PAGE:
October 13, 2017 2 min read
Macchiatos are made with one short espresso dose (single or double), a splash of hot milk and a thin layer of foam.
Even though the macchiato is a classic among coffee-lovers, it is sometimes misunderstood because of commercial coffee chains not serving it using the original recipe. Too often, it is mistakenly considered to be a large sugary coffee, but in reality, it is far from being a coffee that could almost be considered a dessert. In fact, the macchiato normally comes in a smaller size and is very similar to a cappuccino.
To understand the origins of the macchiato, it is important to know that the cappuccino is a coffee that is only served in the morning. In Italy, it is frowned upon, even insulting, to order one after 11 am. This is how the macchiato came to be. When playing with the ratios in the recipe, they invented a cappuccino alternative that could be ordered at any time of the day. In that sense, they decreased the amount of milk and coffee needed, and thus the macchiato was born.
In addition, the name macchiato doesn’t just come from anywhere. In Italian, ‘macchiato’ means ‘spotted’. Rightfully, according to the recipe, the macchiato is an espresso with a spot of milk (topped with foam). When it comes to studying the origins of this beverage, you could say they thought of everything!
For Italian speakers, you can practically make a macchiato based on the translation of the word. As previously mentioned, ‘macchiato’ means ‘spotted’ in Italian. This is a good summary of the macchiato recipe, because we only add a small amount of milk to a short expresso. This is then topped with milk foam and that’s it.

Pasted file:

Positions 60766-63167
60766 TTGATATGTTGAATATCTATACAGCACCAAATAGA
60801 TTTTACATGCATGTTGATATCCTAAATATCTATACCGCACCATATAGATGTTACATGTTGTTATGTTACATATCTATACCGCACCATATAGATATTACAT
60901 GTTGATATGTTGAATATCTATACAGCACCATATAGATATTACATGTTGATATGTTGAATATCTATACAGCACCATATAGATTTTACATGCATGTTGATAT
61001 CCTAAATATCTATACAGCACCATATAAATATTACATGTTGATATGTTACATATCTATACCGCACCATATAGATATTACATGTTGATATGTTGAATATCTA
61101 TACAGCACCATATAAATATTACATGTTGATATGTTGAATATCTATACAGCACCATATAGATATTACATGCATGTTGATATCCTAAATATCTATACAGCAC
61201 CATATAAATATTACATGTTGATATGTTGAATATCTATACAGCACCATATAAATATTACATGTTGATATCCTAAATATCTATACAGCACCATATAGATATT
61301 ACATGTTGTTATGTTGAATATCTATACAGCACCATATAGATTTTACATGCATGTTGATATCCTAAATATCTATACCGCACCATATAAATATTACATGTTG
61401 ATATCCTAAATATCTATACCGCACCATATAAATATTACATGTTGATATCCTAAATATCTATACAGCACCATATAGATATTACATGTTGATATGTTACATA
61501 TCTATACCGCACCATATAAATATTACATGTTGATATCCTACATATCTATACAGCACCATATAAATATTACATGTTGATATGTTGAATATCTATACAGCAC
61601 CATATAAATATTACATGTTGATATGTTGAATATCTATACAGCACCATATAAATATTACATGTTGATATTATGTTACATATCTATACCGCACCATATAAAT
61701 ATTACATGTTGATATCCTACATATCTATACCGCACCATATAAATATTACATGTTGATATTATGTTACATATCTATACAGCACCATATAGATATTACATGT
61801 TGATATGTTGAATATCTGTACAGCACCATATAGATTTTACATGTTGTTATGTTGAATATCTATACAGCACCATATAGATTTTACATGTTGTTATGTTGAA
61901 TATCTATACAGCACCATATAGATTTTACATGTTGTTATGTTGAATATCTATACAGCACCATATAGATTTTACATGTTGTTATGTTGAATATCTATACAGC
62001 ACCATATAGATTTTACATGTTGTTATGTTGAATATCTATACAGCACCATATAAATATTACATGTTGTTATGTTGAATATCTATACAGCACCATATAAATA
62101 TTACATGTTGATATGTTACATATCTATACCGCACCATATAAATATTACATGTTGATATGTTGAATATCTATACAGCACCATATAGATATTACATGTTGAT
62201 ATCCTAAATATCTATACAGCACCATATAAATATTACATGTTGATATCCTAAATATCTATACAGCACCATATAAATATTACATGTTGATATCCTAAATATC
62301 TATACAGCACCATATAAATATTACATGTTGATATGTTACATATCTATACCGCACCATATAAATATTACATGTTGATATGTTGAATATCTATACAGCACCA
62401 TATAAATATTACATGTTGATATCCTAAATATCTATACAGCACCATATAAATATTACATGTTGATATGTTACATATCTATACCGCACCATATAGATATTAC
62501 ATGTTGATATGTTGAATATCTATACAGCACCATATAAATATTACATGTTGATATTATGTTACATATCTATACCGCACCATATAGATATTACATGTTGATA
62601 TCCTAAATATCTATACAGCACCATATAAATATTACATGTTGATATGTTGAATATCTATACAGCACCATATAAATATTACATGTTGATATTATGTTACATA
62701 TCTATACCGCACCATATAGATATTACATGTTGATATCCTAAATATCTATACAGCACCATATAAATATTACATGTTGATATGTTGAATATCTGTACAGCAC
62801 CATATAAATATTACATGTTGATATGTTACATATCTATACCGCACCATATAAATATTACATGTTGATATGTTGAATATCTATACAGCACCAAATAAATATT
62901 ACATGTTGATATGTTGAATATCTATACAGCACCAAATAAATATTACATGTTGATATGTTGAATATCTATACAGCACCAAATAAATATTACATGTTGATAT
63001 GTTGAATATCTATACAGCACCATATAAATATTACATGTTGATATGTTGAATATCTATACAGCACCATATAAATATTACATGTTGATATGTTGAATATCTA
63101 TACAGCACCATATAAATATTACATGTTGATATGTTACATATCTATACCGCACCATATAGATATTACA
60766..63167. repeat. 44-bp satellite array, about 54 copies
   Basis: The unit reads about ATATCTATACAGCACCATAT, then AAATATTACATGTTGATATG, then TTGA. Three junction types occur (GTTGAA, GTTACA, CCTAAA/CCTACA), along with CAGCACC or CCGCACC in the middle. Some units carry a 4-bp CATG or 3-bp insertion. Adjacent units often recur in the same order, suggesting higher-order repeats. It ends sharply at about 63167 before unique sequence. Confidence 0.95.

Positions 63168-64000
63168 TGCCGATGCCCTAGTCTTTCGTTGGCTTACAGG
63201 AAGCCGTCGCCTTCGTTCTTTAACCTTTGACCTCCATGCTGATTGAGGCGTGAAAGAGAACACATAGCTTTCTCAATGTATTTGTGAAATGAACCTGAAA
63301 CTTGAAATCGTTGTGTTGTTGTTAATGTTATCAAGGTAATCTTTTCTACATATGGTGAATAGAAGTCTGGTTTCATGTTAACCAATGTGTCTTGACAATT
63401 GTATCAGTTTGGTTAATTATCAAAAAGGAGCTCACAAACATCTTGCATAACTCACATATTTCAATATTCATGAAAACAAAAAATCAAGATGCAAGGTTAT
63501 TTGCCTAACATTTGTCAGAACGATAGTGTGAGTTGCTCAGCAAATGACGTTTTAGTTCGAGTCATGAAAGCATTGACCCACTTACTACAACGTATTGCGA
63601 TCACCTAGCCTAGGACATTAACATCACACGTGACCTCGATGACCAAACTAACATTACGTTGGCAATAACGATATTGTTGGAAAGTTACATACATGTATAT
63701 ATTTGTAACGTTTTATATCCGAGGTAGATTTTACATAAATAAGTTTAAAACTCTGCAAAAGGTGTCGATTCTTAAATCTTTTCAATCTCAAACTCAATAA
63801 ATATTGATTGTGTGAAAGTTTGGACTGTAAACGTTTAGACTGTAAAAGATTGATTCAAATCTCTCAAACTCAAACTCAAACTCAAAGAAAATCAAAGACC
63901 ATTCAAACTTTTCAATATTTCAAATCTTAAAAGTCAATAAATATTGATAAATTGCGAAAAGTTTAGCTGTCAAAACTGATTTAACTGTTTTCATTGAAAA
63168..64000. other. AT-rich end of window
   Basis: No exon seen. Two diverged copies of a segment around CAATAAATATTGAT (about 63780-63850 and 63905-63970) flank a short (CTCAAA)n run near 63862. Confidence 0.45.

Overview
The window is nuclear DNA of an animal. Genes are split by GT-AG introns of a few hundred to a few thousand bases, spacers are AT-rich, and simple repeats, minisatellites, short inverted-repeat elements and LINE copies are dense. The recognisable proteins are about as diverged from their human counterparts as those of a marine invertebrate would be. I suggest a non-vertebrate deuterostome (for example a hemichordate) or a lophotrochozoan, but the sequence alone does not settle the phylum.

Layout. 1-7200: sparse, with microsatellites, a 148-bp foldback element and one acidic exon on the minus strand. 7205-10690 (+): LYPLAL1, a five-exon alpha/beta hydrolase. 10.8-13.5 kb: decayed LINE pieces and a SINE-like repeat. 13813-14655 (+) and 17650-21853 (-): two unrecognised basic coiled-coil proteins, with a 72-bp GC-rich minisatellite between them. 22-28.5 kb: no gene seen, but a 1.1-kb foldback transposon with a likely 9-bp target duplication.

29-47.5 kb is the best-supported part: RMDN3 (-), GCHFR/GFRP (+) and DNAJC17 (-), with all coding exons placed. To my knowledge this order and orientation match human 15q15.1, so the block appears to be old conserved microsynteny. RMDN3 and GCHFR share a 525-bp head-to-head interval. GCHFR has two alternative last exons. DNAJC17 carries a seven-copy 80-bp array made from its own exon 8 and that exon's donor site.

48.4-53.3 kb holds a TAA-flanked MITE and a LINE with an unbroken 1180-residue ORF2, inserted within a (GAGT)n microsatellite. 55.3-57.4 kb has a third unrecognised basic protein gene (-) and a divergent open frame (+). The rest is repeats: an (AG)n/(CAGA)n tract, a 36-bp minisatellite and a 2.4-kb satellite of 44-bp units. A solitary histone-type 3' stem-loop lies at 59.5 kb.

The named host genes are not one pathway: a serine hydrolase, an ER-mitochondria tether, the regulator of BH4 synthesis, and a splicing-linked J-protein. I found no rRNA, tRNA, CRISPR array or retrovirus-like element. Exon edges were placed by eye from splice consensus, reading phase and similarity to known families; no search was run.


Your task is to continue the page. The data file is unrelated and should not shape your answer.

The macchiato can be a single or a double, the proportions stay the same, but the quantities of each ingredient are doubled (espresso, hot milk, and foam).
The macchiato is good for people who want a drink that is somewhere between a cappuccino and an espresso. It is a simple way to thin an espresso or to make a stronger cappuccino than what we are used to.
Froth a little milk like you would for a cappuccino. Set aside.
Extract a short single or double espresso. You can use the blend of your choice!
The hot milk should have separated: foam on top, liquid on the bottom.
Pour one or two tablespoons of hot milk into the espresso (depending on whether your short espresso is a single or a double).
Add one or two heaping tablespoons of foam on top, respecting the ½ coffee to ½ foam ratio.
When ordering from a coffee chain, you should specify you want an espresso macchiato, if not you may be surprised to receive a larger coffee, similar to an enormous cappuccino. However, small independent business will not have a hard time understanding you.
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